Murça is a village in Vila Real district, north of Portugal. Known for its wines and olive oil, the village preserves traces of the ancient times, maintaining the traditions of hunting, religious festivities and serving up cabrito (kid), cozido (boiled dinner) and salt codfish at the table.
In the village's main square lies the stone Porca de Murça or Pig of Murça statue and many might wonder why. It is the stuff of legend, and there is even wonderful wine named after it. Porca de Murça is one of the Douro’s leading reds and one of Portugal’s oldest wine brands having been made for more than 85 years. The name originated from a folktale from the Douro Valley. It is also found on the town coat of arms.
Says the legend that in the year 770, local hunters were faced with a fearless bear in the mountains. In times were the small village was surrounded by boars and strange beasts that stimulated hunters, this particular animal was giving them a hard time and the population was afraid of it.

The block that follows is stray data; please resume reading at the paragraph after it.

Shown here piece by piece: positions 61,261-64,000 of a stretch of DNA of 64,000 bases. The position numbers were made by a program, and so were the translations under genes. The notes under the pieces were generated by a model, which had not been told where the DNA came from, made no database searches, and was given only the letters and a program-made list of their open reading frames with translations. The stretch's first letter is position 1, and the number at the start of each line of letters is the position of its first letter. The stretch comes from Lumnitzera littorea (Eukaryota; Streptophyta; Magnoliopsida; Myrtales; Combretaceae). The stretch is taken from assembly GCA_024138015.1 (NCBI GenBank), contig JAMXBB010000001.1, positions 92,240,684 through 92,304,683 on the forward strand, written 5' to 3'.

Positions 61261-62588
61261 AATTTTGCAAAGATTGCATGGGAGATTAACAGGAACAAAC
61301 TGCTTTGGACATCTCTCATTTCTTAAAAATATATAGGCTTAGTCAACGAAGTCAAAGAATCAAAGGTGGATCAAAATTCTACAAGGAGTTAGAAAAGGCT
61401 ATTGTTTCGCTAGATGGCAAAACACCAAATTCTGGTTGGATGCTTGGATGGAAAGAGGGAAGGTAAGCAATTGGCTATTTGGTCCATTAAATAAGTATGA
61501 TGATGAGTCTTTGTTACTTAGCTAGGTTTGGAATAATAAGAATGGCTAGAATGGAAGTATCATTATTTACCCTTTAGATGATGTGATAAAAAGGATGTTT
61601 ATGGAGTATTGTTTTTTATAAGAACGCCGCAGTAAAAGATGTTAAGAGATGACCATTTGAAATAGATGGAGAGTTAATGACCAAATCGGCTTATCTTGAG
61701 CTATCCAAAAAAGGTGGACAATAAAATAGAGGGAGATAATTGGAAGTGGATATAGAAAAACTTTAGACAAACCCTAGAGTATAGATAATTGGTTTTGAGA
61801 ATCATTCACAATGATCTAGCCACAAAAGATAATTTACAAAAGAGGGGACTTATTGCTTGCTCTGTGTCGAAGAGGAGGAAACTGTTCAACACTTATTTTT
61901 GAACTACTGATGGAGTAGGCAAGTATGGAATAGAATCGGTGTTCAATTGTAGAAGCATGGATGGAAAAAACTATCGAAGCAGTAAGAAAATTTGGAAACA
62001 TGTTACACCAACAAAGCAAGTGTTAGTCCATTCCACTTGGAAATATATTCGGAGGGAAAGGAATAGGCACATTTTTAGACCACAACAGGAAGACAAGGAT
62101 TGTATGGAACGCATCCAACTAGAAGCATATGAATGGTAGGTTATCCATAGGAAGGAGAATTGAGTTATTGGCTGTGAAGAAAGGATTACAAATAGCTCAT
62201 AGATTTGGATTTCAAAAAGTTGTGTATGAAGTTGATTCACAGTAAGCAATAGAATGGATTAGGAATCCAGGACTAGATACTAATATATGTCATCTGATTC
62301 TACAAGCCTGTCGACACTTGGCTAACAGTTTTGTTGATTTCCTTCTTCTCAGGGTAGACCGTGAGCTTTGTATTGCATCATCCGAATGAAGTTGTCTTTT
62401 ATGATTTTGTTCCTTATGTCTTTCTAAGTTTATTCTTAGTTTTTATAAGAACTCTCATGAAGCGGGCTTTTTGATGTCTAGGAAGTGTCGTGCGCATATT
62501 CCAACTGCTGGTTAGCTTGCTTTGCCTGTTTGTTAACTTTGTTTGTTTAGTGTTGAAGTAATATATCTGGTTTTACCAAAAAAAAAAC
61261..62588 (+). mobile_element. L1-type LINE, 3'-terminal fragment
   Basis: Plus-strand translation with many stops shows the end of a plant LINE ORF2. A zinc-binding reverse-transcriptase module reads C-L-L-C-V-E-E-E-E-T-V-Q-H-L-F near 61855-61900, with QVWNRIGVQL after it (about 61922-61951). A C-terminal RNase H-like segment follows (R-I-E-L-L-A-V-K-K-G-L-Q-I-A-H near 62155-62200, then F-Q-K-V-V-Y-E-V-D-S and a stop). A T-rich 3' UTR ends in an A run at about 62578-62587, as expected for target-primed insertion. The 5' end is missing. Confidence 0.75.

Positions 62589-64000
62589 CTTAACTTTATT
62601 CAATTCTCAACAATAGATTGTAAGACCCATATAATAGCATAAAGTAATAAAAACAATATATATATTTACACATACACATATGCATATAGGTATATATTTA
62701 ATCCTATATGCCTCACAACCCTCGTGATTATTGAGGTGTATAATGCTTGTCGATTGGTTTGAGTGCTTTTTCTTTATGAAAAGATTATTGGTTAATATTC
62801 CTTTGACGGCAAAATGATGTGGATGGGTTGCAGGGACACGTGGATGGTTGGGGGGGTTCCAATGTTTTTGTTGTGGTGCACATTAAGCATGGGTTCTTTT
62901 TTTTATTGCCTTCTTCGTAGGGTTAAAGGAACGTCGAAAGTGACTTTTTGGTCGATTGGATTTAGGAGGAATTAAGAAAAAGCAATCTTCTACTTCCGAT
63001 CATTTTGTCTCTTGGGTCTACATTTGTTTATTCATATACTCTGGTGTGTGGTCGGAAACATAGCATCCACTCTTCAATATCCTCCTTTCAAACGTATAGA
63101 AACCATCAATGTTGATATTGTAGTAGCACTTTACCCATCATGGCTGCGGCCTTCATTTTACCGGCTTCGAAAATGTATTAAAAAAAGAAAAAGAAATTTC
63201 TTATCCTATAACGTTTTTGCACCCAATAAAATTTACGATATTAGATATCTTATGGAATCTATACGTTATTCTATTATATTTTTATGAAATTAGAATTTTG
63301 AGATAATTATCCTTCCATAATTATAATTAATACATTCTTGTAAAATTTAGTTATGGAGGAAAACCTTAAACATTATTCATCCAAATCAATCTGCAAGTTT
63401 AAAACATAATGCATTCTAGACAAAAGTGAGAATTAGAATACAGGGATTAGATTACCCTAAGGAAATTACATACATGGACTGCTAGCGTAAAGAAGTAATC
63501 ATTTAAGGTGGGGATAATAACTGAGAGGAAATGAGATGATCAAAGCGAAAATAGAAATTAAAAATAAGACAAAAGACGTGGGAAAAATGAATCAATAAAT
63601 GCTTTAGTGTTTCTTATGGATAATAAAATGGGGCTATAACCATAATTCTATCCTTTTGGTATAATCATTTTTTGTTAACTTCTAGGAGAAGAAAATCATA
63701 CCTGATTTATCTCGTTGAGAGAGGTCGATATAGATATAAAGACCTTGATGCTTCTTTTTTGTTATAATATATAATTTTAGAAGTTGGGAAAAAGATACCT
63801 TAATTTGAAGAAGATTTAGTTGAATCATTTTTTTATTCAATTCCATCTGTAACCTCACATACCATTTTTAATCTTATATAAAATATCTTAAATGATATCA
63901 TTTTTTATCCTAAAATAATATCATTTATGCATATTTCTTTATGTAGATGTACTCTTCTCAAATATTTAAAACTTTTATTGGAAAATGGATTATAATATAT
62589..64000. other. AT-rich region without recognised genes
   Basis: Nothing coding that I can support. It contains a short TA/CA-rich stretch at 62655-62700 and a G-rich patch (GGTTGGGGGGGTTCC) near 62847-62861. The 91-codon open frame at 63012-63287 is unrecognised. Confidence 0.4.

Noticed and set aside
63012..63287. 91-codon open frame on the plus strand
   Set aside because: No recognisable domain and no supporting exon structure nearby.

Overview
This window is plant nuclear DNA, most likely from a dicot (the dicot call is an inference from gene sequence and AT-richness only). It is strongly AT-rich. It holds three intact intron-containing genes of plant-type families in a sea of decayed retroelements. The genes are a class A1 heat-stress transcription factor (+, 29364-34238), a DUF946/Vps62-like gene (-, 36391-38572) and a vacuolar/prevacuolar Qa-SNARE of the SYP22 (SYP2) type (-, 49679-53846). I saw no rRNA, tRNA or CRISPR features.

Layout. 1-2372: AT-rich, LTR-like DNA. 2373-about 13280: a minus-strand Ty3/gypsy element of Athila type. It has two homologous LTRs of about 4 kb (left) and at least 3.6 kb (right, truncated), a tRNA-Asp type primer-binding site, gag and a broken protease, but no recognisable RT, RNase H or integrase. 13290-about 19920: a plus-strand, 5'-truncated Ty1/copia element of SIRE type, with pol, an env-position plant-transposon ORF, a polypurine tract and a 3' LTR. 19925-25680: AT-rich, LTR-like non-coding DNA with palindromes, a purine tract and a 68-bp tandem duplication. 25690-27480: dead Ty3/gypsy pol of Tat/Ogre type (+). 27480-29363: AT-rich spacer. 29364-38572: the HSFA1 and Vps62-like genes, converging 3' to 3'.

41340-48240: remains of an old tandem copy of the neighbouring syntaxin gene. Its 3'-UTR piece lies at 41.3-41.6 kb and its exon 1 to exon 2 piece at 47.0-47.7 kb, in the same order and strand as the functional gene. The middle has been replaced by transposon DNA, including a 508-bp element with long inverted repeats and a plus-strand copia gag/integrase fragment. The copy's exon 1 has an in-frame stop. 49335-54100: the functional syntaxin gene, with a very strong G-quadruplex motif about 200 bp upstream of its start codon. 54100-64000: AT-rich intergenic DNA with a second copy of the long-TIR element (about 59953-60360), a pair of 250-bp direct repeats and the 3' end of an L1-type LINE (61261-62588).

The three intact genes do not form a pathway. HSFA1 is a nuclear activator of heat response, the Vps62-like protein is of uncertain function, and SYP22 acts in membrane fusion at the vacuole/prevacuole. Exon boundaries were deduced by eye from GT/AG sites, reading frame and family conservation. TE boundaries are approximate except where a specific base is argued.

One man, though, was brave enough to confront it. A strong knight, he hunted the animal until he finally caught the beast, that was after all a boar and not a bear. The hunter dispatched the boar, and the town was able to breath easy again.
Now known as Senhor de Murça, the statue was placed to honor the knight and the people who lived in the village would go there every month to place their offers for their salvation.
Great story, just it is not at all true...
The Porca de Murça is actually an ancient Celt worship statue from thousands of years ago. There are no clear of its origin stone boars, also called verracos, were common among the Pre-Roman peoples of the Iberian Peninsula. It is assumed that these boars had a protective religious meaning, perhaps guarding livestock or as burial markers. And they are pretty common in the Tras-os-Montes, with stone boars being found in Torre de Dona Chama, Parada and Bragança.